Sync Hacks: How a Journalistic Wedding Photographer uses BitTorrent Sync on Shoots
Sync Hacks is a column dedicated to exploring new applications for BitTorrent Sync, as built by users like you. BitTorrent Sync is a free, unlimited, secure file-syncing app. (And now, it’s even more mobile.) If you’ve got an epic Sync idea, use-case or how-to, shoot us an email at sync[at]bittorrent.com.
In this week’s Sync Hacks: Freelance photographer Andrew Donnan shares how he uses Sync to support his business and collaborate efficiently with other photographers.
I am a professional photographer that specializes in journalistic wedding photography, based out of Charleston, South Carolina. I use a mixture of Leica M9 digital rangefinder cameras (wide-angle and normal lenses), and Canon DSLR’s for long lenses and macro work. This unique combination forces me to slow down and make the right picture, instead of thousands of mediocre pictures.
Part of my job requires that I work with other photographers for certain projects. When collaborating, the typical workflow for a second shooter is to either use the first photographer’s memory cards, or to transfer the photo files in person. This is inconvenient and takes up precious time, as we’re usually on our feet for at least 10 hours a shoot. The last thing you want to do after that kind of day is worry about copying the files. And sometimes, we’re not in the same location. BitTorrent Sync lets us do all this from home.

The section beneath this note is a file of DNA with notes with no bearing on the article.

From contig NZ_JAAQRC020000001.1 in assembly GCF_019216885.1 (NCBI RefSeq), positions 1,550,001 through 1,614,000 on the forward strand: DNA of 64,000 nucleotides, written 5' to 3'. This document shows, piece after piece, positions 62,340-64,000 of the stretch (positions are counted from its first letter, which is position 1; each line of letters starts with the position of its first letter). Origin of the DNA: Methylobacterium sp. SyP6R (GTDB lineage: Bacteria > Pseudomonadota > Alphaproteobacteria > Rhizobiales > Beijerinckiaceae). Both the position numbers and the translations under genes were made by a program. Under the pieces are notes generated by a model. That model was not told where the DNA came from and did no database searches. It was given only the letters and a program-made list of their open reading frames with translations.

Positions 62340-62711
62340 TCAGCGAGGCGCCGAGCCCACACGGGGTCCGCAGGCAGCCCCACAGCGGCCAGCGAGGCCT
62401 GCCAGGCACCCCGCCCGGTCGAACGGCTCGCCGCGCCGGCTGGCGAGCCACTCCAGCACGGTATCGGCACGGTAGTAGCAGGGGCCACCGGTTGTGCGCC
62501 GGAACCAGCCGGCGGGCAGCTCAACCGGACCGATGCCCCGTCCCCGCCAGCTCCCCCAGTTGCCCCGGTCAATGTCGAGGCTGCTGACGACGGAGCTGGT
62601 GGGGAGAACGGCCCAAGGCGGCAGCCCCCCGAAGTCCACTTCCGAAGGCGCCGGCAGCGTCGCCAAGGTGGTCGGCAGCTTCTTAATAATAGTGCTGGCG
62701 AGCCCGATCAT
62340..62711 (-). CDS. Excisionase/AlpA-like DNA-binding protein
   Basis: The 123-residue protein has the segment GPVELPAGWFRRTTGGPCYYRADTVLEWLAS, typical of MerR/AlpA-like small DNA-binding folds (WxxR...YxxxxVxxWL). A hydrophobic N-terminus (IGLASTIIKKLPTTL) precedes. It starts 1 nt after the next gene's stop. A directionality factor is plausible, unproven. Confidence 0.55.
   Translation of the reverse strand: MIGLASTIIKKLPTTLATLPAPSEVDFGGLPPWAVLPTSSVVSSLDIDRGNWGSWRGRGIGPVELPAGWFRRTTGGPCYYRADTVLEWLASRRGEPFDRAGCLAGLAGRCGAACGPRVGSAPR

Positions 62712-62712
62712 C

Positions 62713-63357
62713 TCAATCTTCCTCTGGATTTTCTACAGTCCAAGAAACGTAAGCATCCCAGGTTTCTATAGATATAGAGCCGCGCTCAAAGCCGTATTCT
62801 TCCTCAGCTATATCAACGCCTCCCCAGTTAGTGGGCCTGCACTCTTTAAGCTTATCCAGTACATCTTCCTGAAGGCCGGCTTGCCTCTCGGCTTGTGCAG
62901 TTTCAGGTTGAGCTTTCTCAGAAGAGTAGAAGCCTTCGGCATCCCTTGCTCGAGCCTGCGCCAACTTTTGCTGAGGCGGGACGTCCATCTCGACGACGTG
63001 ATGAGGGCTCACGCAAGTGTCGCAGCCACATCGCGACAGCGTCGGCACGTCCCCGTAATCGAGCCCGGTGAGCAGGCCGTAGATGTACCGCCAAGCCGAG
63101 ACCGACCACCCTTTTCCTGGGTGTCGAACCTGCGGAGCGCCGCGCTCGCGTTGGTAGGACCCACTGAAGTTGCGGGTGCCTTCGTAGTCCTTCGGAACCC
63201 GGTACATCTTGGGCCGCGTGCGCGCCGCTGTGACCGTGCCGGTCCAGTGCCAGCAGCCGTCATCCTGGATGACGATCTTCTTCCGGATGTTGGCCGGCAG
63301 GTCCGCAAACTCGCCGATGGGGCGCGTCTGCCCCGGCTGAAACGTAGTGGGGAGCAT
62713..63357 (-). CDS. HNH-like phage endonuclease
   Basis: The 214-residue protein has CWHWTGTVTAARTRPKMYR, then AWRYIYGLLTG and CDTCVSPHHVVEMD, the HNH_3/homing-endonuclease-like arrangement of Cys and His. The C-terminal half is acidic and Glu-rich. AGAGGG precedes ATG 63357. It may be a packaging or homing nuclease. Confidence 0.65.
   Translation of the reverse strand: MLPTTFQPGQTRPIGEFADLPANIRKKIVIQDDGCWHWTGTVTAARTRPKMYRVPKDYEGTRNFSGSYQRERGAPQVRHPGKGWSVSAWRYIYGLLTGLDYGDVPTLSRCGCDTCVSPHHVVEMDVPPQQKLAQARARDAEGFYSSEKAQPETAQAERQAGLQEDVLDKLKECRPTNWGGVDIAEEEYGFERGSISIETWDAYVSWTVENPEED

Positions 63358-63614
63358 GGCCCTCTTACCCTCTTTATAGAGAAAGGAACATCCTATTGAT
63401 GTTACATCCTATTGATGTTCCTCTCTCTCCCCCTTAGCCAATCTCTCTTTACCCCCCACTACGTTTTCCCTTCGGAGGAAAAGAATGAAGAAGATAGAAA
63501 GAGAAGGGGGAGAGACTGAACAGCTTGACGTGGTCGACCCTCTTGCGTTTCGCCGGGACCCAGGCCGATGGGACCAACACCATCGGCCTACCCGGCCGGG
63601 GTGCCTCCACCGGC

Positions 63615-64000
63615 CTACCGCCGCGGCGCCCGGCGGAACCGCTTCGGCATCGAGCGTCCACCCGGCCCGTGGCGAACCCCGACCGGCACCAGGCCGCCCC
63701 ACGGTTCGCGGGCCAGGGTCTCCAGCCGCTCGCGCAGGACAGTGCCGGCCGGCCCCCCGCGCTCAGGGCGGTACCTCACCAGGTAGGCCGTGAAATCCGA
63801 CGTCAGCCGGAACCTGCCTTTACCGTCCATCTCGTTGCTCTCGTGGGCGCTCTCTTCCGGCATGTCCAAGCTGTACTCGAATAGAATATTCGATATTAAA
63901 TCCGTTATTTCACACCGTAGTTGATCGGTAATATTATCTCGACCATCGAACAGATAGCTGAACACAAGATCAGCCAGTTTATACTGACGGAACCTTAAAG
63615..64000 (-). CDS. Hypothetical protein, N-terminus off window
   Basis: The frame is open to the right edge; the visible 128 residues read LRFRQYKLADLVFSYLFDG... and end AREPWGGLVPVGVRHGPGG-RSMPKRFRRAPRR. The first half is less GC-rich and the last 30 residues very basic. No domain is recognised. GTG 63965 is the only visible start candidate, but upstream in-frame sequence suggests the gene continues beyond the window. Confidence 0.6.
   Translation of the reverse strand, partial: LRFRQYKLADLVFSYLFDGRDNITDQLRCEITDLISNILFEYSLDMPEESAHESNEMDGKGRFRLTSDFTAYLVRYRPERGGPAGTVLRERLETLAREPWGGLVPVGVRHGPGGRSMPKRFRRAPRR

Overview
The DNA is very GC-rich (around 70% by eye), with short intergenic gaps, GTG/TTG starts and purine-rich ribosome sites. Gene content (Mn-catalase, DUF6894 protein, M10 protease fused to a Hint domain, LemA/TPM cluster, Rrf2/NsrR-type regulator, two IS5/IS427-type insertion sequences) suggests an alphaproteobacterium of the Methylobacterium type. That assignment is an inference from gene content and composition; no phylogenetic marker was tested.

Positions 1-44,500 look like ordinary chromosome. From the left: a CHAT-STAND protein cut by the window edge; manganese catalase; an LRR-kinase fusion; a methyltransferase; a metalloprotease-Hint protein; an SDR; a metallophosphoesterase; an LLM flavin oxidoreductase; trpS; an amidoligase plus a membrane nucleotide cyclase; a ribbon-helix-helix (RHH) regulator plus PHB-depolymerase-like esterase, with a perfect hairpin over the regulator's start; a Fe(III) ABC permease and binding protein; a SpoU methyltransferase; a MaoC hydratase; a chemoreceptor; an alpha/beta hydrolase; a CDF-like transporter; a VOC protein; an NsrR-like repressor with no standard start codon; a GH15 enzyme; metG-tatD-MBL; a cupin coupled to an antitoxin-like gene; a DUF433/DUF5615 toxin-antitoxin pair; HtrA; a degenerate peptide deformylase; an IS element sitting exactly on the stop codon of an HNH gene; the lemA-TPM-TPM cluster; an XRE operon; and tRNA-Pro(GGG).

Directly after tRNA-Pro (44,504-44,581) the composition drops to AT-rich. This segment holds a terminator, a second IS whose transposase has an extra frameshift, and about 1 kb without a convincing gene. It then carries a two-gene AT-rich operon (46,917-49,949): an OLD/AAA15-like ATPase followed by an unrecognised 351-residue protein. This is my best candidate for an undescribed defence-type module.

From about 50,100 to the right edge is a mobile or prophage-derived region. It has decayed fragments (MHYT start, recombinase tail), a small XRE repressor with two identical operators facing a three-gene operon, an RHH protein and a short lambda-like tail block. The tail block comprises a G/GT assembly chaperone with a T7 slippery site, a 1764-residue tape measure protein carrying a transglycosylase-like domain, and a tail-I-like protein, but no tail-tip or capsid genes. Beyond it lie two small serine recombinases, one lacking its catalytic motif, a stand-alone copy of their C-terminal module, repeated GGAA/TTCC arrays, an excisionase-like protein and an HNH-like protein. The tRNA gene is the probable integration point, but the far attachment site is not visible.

The only other system we used before Sync was meeting in person. We would spend up to an hour or two transferring files onto each other’s laptops – many times late at night after a long wedding event or at a coffee shop. This could be fun, but usually it was inconvenient and time intensive.
I use Sync to pass photo files, Lightroom catalogs and album design projects with another local photographer. It has been very reliable and quick. You aren’t limited to saving files within a specific folder like Dropbox, so Sync adapts to any workflow. I also use Sync to backup our iOS photos straight to the desktop, vs relying on a third party service. A lot of people do not think about saving their cellphone photos, but many times there are important pictures in there that I want to keep for decades.
There’s other use cases for Sync that I’m considering as well. My website is using DigitalOcean VPS, so you could even install Sync on the server to make a local sync of an online portfolio. So just in case something was to happen to the site, I could easily restore it without learning complex commands like rsync, or use intensive wordpress plugins.
I can also see two photographers keeping a backup of each other’s photo library as an offsite solution, vs relying on a cloud-based service. Solutions like Backblaze are great, but by the time you factor in costs of their service + the fees to be sent a replacement drive, you could almost set up a couple more local drives.
I also use Sync for my business docs folder, so at any time I can pull up a copy of my license, insurance, contracts, old invoices, etc. The ability to have two-way access – or read-only access – further expands possibilities for other projects.
Andrew is a professional photographer based in Charleston, South Carolina, with a specialty in journalistic wedding photography. You can find more of Andrew’s work @resiliosync and you can reach him via @donnanphoto.